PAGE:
Campbell Fiver Family Network

Growing Through Play


Earth, water, sunshine and dirty hands:  these are elements which create endless learning and play opportunities for children.  Encouraging meaningful experiences and teachable moments becomes easy once taking a step outdoors.

Outside, the senses awaken and the mind is alert, children are open to making new connections. 


By utilizing a plot of earth or simply filling containers with soil, you have the makings of a garden.  The garden is more than just a place to grow plants, it  grows valuable consciousness and concepts for young minds.


The process of shoveling, scooping, filling and dumping soil to get ready for planting, is not only great fun for children, but provides purposeful play as well.  They may not know it, but by counting scoops or noticing empty, half full, and full, children are building their language, and early math concepts.  It is empowering for children to have jobs and they benefit socially by turn taking in this activity.  Talking about the warmth and light of the sun, and the moisture watering creates, can lead into how seeds are stimulated to sprout.  You may point out the similarities plants have with us in terms of growth and nourishment.  Sprouting a seed in a wet paper towel left in the sunshine can visually demonstrate the simple genius of nature.  Once planted, charting the growth of the sprout, extends the math concept further, yet in a fun and very simple way. 


Making the connection of growing, cultivating and tending a garden to the food we eat is a valuable awareness for children.  By routinely checking the soil for moisture, pulling deadheads, watering and caring for in general, children are exposed to the practices of caring for and valuing life.  Gardening generates respect at a basic level.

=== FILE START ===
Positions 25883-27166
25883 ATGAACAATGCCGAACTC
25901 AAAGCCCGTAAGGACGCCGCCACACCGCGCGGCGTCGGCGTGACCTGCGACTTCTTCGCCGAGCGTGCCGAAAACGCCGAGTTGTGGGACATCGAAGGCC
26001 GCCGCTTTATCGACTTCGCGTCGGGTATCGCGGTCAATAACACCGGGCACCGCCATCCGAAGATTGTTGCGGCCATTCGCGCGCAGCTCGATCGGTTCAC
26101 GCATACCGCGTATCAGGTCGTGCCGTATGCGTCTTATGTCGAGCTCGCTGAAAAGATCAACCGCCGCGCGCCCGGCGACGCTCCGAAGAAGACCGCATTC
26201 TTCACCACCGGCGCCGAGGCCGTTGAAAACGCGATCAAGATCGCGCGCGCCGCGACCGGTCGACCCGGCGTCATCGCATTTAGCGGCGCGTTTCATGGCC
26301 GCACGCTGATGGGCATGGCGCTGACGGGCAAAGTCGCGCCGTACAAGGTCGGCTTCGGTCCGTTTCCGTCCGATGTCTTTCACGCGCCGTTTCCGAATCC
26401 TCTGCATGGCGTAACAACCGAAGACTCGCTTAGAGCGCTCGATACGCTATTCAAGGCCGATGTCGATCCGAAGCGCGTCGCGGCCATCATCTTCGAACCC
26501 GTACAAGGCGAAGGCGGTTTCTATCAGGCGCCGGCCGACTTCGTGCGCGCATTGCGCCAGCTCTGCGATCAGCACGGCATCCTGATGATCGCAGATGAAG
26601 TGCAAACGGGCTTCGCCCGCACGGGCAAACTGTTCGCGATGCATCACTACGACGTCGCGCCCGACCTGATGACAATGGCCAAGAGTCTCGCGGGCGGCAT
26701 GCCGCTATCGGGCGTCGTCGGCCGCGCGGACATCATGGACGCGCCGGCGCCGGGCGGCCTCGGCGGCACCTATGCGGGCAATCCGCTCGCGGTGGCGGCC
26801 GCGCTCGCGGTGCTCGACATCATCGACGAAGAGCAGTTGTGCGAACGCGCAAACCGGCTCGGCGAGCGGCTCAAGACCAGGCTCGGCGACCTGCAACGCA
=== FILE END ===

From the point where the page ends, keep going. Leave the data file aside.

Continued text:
Most children, when asked where food comes from will reply “the store”.  They are in many cases oblivious as to how it got there.  The nature of our fast paced fast food world pushes away that which is natural, thus increasingly distancing children from experiences which promote health, care and respect for environment, life, and themselves.  How will the world look in the absence of these ideals as these children grow ?  Our window is still open, we can still affect children in a powerful way by exposing them to our natural environment and supporting their relationship with it. 


Gardening requires engagement.  You cannot simply stand next to a garden for it to thrive.  Gardens can be enjoyed visually, but will not be much to look at if its needs are abandoned.  If a person does not relate to or engage with the plants to meet their needs, the garden, much like humans, will show struggle with weeds, and rot, and the produce will pass its prime with no one picking it.


As the garden grows and produces food, children who tend it will have visual confirmation that their work is well worth it.  Preparing snacks and meals from their food gives children a sense of accomplishment and satisfaction.  This direct handling and connection with the food being served and prepared by children creates the more likely event that they will eat it.  With the state of our children’s diet related health issues, and the nutritional benefit of eating fresh fruits and vegetables is reason enough to begin you garden today.  Including a garden in your home yard or centre really is a complete package, meeting the needs of socialization, emotional, intellectual, cognitive, and physical development, and it’s a fun way to spend time with children this summer.  So slap on the sunscreen and hat, step outside, get your hands dirty and enjoy what ever comes up!




~ Rhonda Teramura
Campbell Fiver Family Network

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